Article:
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Run 36: “You Can Come on Through”

May 13, 2012

Miles: 8?

Other runners: 3

I arrived in Huntsville almost a week ago, and I’ve been staying with an older couple in their big, beautiful house. At dinner the first night I asked my life’s most dreaded and necessary question: Do you have a lot of tornadoes around here? The man of the house laughed and in his booming Southern drawl shouted, “Gee-irl! [He has an amazing ability to transform one-syllable words into two.] This is tornado cuuuhntry!”

I looked around the house, built only a couple of years ago, and asked, “Where’s your basement?”

Another laugh. “Yeeah, ah guess we should’a put one in! We never did, though!”

A little bit later, he shouted, “Did Peee-am [Pam, his wife] tell you about the guns in my office? They’re loaded! We got a lot of coyotes around here!”

Tornadoes and loaded guns. And many more guns in a (securely-locked) storage shed, four motorcycles, two F-150 pick-ups, a Jeep and a big American flag on a pole in the front yard. We went for a drive on Monday together and another on Thursday, and I observed more supposedly-unsurprising aspects of Alabama: big trucks and beater trucks; lots of overweight people; trailers and tiny tilted homes with busted-up porches and trash in the yard; Confederate flags.

My anthropological sensibility hates a list like this, because it’s never so easy.

It’s never so easy, but I was still a little rattled that first night. Six days later and a run at Monte Sano State Park this afternoon, and I think finally get it.

First of all, the people I’m staying with are incredible. They bicker all the time, but one night I came in late and they were sitting at the computer in their pajamas, laughing and playing Scrabble. Long ago, he fell asleep at the movies on their first date, but then he won her over by flying her and her son over Huntsville on a sunny afternoon. (That’s according to her; he claims it was night. They both agree that she threw up when he banked suddenly and he had to cut out the carpet in the plane the next day). She was stunning with red hair and short shorts, and he was a loud, compact engineer/sky-diver with a dark beard. Forty-odd years later, they have four great kids and beautiful grandchildren, and this week they’ve shared stories, delicious food, and sensitive conversation with a generosity you can’t imagine.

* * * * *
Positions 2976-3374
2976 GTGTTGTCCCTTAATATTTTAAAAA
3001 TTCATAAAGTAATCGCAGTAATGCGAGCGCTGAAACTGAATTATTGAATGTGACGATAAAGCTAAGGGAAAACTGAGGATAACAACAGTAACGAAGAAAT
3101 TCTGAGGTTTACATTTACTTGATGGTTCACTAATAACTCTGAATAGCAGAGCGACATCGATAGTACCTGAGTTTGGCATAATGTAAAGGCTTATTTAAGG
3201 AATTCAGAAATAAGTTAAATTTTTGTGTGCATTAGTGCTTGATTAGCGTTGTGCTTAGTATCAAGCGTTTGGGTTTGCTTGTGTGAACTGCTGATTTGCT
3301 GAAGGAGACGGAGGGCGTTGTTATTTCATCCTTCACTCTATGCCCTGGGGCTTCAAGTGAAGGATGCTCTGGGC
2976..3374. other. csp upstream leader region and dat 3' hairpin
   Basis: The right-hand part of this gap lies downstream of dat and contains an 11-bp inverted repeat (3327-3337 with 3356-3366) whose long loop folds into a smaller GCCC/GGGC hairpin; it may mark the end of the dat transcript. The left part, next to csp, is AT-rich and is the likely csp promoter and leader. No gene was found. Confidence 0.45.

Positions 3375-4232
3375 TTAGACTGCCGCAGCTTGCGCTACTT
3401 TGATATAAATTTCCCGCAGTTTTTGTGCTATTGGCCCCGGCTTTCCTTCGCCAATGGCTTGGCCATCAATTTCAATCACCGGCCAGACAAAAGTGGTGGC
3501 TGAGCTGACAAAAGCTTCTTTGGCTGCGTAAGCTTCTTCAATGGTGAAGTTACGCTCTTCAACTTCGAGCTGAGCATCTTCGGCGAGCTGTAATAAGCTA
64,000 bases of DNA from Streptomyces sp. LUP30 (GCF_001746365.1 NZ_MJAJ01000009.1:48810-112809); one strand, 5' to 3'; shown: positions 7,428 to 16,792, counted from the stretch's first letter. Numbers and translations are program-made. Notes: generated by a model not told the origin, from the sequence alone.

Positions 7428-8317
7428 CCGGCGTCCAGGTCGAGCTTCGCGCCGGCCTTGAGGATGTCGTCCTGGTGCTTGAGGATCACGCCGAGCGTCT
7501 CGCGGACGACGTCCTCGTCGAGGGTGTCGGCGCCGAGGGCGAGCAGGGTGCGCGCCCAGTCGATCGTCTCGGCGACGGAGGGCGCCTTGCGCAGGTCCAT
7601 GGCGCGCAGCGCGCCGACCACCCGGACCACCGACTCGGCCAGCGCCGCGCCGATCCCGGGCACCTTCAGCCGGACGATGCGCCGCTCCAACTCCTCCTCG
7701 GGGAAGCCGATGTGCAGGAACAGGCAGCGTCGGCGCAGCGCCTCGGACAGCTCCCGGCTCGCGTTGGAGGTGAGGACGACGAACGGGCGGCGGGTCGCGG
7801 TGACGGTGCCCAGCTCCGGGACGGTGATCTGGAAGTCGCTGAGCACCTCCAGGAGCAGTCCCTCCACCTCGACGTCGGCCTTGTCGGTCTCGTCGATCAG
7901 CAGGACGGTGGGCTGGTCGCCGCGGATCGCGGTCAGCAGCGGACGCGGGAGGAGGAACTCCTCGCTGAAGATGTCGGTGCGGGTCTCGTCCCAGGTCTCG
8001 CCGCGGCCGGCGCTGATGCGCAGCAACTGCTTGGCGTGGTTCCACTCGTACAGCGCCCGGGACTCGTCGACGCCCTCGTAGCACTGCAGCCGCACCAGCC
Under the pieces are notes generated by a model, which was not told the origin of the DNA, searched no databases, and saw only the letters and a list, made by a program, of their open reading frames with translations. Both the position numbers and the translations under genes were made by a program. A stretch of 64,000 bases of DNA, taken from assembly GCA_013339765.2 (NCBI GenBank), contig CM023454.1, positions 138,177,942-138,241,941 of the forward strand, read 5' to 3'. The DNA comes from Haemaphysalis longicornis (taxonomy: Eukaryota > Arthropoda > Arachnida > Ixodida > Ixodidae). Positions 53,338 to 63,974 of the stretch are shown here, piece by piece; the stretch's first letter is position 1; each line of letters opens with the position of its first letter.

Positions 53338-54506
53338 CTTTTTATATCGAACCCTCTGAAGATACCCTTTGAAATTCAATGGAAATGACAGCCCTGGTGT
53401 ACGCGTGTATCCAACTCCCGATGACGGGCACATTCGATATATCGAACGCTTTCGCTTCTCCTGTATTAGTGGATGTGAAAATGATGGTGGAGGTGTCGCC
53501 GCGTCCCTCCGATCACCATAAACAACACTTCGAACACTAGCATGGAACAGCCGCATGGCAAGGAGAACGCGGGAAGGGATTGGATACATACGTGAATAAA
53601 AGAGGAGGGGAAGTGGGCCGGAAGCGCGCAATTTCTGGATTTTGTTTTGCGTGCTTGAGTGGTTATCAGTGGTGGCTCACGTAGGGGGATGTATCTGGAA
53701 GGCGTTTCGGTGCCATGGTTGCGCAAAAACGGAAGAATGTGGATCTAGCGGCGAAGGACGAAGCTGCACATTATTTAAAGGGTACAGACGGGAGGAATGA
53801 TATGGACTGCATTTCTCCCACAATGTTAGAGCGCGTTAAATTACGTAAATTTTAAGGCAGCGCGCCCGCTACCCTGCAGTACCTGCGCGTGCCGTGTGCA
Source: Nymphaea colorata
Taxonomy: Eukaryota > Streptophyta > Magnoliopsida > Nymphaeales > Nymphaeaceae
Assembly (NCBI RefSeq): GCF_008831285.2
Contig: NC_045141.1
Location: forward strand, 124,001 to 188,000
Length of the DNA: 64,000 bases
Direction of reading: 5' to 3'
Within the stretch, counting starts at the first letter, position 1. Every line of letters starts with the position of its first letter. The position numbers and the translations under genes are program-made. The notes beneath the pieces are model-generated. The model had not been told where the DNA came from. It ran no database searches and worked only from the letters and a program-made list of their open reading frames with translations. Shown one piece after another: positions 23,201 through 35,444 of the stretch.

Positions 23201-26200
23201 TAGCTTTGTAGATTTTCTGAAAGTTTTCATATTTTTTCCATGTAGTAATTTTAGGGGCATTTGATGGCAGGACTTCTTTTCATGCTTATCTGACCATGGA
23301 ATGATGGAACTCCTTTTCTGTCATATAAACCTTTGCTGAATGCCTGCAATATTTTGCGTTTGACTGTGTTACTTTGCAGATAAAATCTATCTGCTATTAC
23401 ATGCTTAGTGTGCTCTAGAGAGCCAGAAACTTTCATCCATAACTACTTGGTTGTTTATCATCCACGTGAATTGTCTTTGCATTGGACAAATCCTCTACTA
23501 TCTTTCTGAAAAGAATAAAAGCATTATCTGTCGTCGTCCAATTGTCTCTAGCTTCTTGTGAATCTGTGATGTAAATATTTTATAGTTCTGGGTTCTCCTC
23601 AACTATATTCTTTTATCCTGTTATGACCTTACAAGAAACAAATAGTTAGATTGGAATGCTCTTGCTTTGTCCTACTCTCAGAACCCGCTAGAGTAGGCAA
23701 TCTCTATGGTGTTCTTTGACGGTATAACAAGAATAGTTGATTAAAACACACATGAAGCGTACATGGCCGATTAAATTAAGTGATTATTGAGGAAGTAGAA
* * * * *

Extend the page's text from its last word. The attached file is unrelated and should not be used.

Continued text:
Secondly, it is wicked beautiful out here, and there are as many nice homes and trim yards as there are shacks. Probably a lot more, but what does it matter, anyway?

Third, a fact: Alabama had Confederates AND Yankees. During the Civil War, the state’s Winston County opposed secession so much that it itself seceded from Alabama. Look it up.

Finally, not everyone is fat. Generalizations about health always make me very uncomfortable, as they diminish a lot of complicated truths about socio-economic status, education, heredity and so on. I suppose what I’m trying to say is that Alabama is in a sense just like everywhere else, with problems and needs and beauty and and unexpected vistas. I found mine at Monte Sano State Park today, where after about 6 miles of rocky trail descents and flat stretches in a brilliant green hollow, I encountered two hikers on my cumbersome climb back up. I stopped, surprised. They quickly stepped to the side, and one said, “You can come on through! I don’t want you to lose your pace!” It was very kind, and I ran on, breathing loudly. (Or gasping, if we’re going to be really specific.) As I reached the sun and the breezes hit my face and a terrible rash began spreading across my knee from some poisonous plant I scraped up against earlier, I thought about that. I’ve never heard someone say, “You can come on through!” on a trail. Usually it’s just, “Hi. Go ahead.” But here, in a place as beautiful as anywhere else, it’s nice. It fits.


Yankee from Wisconsin


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